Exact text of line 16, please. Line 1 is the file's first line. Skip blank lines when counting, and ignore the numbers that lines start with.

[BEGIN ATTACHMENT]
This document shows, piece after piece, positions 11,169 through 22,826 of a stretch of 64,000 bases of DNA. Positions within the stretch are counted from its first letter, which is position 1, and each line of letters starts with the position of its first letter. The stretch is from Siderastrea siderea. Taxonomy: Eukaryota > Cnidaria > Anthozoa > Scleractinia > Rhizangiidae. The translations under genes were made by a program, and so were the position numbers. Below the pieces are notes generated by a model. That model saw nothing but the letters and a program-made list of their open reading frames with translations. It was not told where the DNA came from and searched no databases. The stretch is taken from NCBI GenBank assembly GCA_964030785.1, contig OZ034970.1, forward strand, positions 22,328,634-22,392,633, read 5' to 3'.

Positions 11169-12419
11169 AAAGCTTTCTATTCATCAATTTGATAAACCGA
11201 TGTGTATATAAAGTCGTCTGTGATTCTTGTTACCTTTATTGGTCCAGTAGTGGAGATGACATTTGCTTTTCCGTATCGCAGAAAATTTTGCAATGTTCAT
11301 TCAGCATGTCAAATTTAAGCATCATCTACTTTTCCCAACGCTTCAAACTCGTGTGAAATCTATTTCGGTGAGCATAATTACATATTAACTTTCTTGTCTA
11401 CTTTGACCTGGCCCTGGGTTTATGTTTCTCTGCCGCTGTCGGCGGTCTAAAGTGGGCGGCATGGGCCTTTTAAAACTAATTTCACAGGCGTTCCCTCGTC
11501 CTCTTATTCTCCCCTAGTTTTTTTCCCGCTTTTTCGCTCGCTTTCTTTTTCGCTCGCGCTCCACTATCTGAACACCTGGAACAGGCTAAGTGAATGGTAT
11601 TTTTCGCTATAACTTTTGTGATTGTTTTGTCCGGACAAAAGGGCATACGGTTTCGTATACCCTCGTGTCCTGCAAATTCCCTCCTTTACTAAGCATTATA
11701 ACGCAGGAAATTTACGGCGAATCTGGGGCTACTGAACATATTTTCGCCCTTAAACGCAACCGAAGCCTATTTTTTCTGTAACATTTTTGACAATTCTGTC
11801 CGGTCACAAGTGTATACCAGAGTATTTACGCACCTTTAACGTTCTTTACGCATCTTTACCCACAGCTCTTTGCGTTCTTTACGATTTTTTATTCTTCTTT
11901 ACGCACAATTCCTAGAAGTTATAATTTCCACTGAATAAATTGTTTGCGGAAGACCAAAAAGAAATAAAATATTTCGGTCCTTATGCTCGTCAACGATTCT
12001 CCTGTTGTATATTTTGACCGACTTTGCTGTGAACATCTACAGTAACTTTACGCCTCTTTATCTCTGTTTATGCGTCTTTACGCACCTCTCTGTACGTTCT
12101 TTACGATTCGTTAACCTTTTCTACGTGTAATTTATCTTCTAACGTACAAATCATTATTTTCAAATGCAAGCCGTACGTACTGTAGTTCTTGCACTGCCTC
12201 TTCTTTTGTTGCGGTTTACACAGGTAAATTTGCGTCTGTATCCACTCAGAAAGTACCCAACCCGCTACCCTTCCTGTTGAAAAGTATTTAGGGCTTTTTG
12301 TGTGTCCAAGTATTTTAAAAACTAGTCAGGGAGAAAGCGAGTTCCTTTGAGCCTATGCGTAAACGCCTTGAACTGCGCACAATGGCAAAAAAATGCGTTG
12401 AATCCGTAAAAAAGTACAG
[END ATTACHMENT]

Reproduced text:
12401 AATCCGTAAAAAAGTACAG